Attracting Frogs to your Pond

Attracting amphibians with a little H2O

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Pond installed in Lancaster, PA

by Aquascape

You’ve got the water, you’ve got the plants, you’ve got the fish, but something just doesn’t seem right in your aquatic paradise. Something seems to be missing … something that made every childhood vision of a lily pad complete. What natural ecosystem would be complete without frogs and other amphibians?

Why Frogs?

Well, besides being just plain cute, there’s a valid reason why you would want frogs and other amphibians visiting your pond every year. They play important roles in the ecosystem – in fact, the number of amphibians in your pond can be a good indicator of the health of your pond. Ecologists are constantly monitoring the frog population to make sure everything is running smoothly in nature.

Say So-Long To Harmful Insects

Amphibians are instrumental in keeping the undesirable insect population to a minimum. This is certainly a good thing for your neighboring garden, but also for those lazy summer nights when you want to sit on your deck and not have to worry about pesky bugs bothering you and your guests. Frogs and toads will keep the mosquito population in your yard at bay, and will also help with other annoying garden pests. Amphibians can be very handy when it comes to keeping slugs and rodents away as well. And what about those earwigs? Well, you can kiss them goodbye (if you want to get that close to them) because a toad can eat over 1,000 earwigs each summer!

Having these wonderful animals around reduces the need for harmful pesticides that conflict with Mother Nature! In fact, if you do decide to lure these wonderful creatures to your pond, it would be wise to stay away from fertilizers or pesticides that might harm them.

Water Attracts

Almost any expert will admit that water attracts amphibians such as frogs, toads, salamanders, and newts. Mostly, they flock to water because they need a place to breed and lay their eggs. Since tadpoles need water to live, it seems only natural that a pond is a great place to raise a frog or toad family.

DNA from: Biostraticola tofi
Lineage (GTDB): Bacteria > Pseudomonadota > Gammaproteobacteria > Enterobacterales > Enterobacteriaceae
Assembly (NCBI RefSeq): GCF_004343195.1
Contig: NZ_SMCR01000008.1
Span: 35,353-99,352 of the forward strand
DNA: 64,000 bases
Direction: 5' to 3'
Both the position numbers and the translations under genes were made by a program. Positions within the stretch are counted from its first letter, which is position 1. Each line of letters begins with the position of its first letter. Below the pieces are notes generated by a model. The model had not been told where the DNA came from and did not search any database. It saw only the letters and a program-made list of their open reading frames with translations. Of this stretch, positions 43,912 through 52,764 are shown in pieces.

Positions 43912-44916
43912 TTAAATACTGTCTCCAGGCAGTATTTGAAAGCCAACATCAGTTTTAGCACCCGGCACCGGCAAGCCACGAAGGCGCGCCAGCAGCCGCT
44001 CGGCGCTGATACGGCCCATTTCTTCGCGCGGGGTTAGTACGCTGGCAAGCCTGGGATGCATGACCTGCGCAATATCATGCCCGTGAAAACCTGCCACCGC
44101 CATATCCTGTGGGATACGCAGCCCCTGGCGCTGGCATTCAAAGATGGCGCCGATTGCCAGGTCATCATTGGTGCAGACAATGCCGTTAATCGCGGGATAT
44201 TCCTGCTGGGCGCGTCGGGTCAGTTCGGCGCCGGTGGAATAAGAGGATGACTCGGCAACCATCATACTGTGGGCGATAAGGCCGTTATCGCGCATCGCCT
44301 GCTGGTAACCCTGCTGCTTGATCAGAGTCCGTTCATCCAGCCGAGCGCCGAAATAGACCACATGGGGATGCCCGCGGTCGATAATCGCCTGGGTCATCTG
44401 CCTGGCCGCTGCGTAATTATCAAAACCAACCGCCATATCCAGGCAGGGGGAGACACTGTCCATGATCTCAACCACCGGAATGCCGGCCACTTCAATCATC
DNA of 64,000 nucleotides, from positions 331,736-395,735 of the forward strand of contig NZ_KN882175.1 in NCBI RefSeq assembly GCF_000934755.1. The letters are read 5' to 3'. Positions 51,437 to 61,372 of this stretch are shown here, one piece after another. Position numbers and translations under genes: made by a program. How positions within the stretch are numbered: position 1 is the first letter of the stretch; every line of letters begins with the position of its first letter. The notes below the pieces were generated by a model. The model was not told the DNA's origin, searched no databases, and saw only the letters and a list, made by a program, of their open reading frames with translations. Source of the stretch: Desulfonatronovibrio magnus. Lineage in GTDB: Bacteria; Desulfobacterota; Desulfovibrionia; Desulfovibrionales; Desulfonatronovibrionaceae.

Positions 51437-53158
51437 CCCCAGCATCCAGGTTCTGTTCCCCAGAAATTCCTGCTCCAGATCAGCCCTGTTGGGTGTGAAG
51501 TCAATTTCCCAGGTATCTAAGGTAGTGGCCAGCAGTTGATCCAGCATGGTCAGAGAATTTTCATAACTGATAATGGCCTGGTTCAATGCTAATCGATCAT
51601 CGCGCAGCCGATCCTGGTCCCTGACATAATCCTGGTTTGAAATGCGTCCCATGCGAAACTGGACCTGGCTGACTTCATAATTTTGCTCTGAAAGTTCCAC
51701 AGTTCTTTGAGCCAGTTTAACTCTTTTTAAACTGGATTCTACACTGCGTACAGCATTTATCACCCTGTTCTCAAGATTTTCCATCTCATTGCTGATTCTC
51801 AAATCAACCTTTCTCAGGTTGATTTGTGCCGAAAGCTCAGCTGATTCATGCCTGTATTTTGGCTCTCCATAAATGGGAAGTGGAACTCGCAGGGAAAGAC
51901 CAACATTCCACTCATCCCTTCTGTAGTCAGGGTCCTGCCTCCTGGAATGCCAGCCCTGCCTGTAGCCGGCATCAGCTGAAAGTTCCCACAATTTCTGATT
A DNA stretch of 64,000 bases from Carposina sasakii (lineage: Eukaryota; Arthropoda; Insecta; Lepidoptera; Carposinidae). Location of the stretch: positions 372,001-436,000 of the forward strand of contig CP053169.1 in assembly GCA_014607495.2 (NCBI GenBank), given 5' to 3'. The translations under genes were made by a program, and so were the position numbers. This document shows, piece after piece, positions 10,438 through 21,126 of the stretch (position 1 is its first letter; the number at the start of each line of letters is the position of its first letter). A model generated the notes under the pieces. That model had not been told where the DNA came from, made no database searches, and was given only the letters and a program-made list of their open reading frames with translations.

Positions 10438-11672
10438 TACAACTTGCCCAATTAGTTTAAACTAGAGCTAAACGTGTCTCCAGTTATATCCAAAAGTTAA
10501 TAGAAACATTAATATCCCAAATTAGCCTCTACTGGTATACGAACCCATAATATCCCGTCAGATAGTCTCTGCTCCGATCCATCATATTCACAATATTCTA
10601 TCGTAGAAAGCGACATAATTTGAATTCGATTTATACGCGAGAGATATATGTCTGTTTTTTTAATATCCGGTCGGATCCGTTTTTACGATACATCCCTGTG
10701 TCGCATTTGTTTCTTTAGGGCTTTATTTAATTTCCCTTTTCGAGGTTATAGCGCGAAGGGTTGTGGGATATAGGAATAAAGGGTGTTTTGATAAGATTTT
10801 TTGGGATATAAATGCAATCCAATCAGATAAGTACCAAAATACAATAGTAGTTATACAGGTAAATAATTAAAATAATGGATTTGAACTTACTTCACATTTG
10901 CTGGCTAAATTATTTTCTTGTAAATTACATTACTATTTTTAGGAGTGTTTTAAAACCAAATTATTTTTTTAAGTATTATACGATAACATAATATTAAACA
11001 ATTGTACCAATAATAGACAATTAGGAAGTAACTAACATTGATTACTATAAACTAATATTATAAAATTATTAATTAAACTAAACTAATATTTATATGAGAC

Tadpoles and fish can be a deadly combination though, because those tadpoles can be a great snack for your Koi. Water features are often built with a place where the eggs can hatch and mature out of the reach of the hungry Koi. Something like a small, upper pond separated by the main pond with a stream, would do the trick. Just make sure that the force of the waterfall doesn’t push the eggs and tadpoles over the edge toward your fish and mechanical filtration system. The force of the pump inside the skimmer could pull your tadpoles straight into it. While tadpoles have been known to make it through the pump unharmed, it can be a wild, shocking ride for them.

Certain species of salamanders also need water in which to breed and raise their young (referred to as larvae). So, come breeding time, you may see these salamanders by your pond as well.

Newts spend half of their lives in water and then, as adults, retreat to land. These part-time pond inhabitants have an interesting way of caring for their unborn. When the eggs are laid, the female wraps each sticky-coated egg in a leaf or other similar material using her hind legs. With as many as 600 eggs per year, it may take her as many as two months to produce her annual clutch.

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Author: Bobby Kenyon
Bobby Kenyon is the Creative Solutions Guru for C.E. Pontz Sons who has over a decade plus experience in the Landscape & Water Garden industry . He enjoys long walks on the beach and grocery shopping but has a strong dislike for regular cake and off brand paper towels

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